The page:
Hero Identication Assistance

One very small problem with the DC Pocket Super-Heroes is that DC Direct has issued more than one of the same character. This page will try to give you some assistance in telling them apart.


These five gentlemen represent the various incarnations of The Flash, the fastest man alive. On the left is Jay Garrick, the Flash of the Golden Age. Next is Barry Allen, the Flash of the Silver Age. Next we have Wally West, who was Kid Flash during the Silver Age. To his right is the adult version of Wally West, who became the new Flash after the death of his uncle and mentor, Barry, during the Crisis on Infinite Earths. Notice the differences in belts; Barry's goes all the way around his waist, while Wally's meets in the center. Last in line is the Reverse-Flash, Professor Zoom, a villain from the future who has come into the past to harrass the Flash.


The Green Lanterns are the hardest to describe. This line starts on the right, with Alan Scott, Green Lantern of the Golden Age. Next to him is an Oan (a man from Oa); the Oans are responsible for the other Green Lanterns having their power rings. Next is the first Green Lantern of the Silver Age, Hal Jordan, with a power battery. To his left is Guy Gardner, a substitute Green Lantern. He was actually a foe of Hal Jordan in his first appearances; he wanted to be Green Lantern. On Guy's left is John Stewart, another substitute Green Lantern. John is the Green Lantern in the Justice League animated series, providing ethnic diversity. He was included in the Green Lantern boxed set. And finally, on the left we have Kyle Rayner, who became Earth's Green Lantern after Hal Jordan went mad. He is from the Justice League boxed set.

This next picture shows the 'current' Green Lantern line-up, sort of. These all come from the Green Lantern boxed set. First in line on the right is Kyle Rayner in a different costume, then Guy Gardner in a different costume. Next is Parallax, the world-destroying villain of Hal Jordan's madness. Then comes the Sentinel, who is actually a renamed, older Alan Scott. I'm sure his name was changed to prevent confusion, in the same way that cigarettes prevent cancer. Last in line is Jade, the daughter of Alan Scott and his first wife, Rose Forrest (a.k.a. the villainous Thorn). There is an interesting story about Jade's birth and upbringing, but there's no time for that now.


This picture shows the two incarnations of Batman, the Caped Crusader. On the left is the Silver Age version, also known as the Camp or TV Batman. This figure came with the Justice League boxed set. On the right is the Golden Age and Modern Age Batman, which came with the Batman boxed set. The Golden Age Batman did not have the yellow chest symbol or the blue boots, gloves and cape. He is a much darker Dark Knight.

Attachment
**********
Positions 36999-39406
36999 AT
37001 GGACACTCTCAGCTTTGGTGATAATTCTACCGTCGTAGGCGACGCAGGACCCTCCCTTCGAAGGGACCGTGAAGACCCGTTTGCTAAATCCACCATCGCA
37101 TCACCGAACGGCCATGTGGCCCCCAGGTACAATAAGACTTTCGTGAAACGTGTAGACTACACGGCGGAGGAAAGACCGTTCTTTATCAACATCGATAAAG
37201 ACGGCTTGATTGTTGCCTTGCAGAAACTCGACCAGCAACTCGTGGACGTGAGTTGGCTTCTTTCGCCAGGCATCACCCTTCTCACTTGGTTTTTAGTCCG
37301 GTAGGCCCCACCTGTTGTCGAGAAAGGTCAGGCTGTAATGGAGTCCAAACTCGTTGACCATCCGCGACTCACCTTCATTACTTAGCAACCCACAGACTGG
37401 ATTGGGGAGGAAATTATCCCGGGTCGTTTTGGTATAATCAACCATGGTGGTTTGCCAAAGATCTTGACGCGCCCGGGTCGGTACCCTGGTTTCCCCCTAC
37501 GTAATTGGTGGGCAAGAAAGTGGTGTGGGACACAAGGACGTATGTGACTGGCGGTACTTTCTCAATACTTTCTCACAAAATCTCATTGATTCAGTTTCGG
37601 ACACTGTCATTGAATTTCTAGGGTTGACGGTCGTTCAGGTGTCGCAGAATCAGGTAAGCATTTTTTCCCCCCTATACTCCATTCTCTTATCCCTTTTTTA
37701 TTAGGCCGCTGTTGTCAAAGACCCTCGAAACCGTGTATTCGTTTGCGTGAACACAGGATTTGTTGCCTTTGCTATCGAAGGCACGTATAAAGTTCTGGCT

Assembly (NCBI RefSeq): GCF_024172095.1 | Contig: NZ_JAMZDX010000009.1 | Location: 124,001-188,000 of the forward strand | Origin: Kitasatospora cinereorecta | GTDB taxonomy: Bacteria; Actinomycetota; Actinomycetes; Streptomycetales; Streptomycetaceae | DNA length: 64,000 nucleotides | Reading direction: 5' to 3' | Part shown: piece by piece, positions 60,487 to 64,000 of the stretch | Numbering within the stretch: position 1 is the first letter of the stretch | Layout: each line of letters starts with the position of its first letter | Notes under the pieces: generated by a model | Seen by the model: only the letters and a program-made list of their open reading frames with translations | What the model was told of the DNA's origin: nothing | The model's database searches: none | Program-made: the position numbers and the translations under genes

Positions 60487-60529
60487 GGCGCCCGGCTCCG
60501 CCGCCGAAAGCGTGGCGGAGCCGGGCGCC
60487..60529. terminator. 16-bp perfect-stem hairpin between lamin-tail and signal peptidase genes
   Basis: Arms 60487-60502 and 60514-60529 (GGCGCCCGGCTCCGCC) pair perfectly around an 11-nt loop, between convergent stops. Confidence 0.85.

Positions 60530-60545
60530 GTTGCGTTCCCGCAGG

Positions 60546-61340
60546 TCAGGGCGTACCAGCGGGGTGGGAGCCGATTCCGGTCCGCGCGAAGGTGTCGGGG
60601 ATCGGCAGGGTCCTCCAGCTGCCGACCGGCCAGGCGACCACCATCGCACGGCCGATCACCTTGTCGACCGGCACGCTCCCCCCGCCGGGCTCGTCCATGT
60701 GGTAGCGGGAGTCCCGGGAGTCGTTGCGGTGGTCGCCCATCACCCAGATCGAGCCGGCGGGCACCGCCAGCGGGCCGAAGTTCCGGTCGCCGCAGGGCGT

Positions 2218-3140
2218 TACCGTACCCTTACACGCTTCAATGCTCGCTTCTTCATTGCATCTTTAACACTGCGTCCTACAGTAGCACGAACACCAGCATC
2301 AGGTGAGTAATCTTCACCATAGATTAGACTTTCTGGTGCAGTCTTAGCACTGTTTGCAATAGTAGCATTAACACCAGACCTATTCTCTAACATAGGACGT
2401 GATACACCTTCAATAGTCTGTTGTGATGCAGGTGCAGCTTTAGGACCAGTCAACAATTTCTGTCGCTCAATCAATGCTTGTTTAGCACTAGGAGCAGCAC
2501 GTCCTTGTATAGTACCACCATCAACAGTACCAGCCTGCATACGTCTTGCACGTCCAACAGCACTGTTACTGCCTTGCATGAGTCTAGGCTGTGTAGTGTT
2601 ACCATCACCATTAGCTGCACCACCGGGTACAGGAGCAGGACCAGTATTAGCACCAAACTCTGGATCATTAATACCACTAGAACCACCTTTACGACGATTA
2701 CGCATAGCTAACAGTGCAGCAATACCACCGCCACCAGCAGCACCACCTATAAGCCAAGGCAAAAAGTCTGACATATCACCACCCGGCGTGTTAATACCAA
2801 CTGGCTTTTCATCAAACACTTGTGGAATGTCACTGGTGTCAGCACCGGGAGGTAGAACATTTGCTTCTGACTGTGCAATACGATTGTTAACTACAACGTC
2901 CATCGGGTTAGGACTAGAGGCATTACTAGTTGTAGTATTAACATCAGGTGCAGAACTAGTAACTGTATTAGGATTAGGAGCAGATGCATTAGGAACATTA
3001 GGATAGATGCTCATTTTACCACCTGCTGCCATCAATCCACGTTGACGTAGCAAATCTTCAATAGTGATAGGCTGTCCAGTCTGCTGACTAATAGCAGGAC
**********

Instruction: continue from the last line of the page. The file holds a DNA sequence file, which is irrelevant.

There have been three releases of a Superman figure, of which I have only two. The first, on the left, came with Clark Kent. The blue of his uniform is darker, and he has the original painting style of trunks, where only the lower torso is painted, not the legs. His face is somewhat different, most noticably that it is higher on the head, so that there is room for the cleft chin, and his forehead curl actually falls between his eyes. The second is from the JLA boxed set. There will be a fourth Superman in December, 2004, when the Superman boxed set is released.







This gives me the opportunity to begin another rant. There have been three Wonder Woman figures. The first is considered the Silver Age Wonder Woman, the second the Golden Age Wonder Woman (an exclusive handed out at a toy convention), and the third the modern Wonder Woman (JLA boxed set). Well, they ain't. The first Wonder Woman has the chest symbol of a stylized 'W'. That's the modern Wonder Woman. The second has laced sandals instead of boots, and the eagle symbol. That's actually the Silver Age Wonder Woman. The true Golden Age Wonder Woman had the eagle and long shorts of the Silver Age Wonder Woman, but boots like the modern Wonder Woman except hooked at the top. The Silver Age Wonder Woman later went back to the boots, although without the wicked hook. However, when she did so is just about the end of the Silver Age. The third has a larger 'W'. That's another modern Wonder Woman.


These are the two Catwoman figures. The one on the left was a give-away premium, and is of one of the many Catwoman costumes from the Silver Age. I know that I have seen it, but I have not been able to find a specific comic in which it appeared. On the right is the Golden Age Catwoman, from the Batman boxed set. The differences between the two are obvious. Note that the Silver Age Catwoman has a tail.

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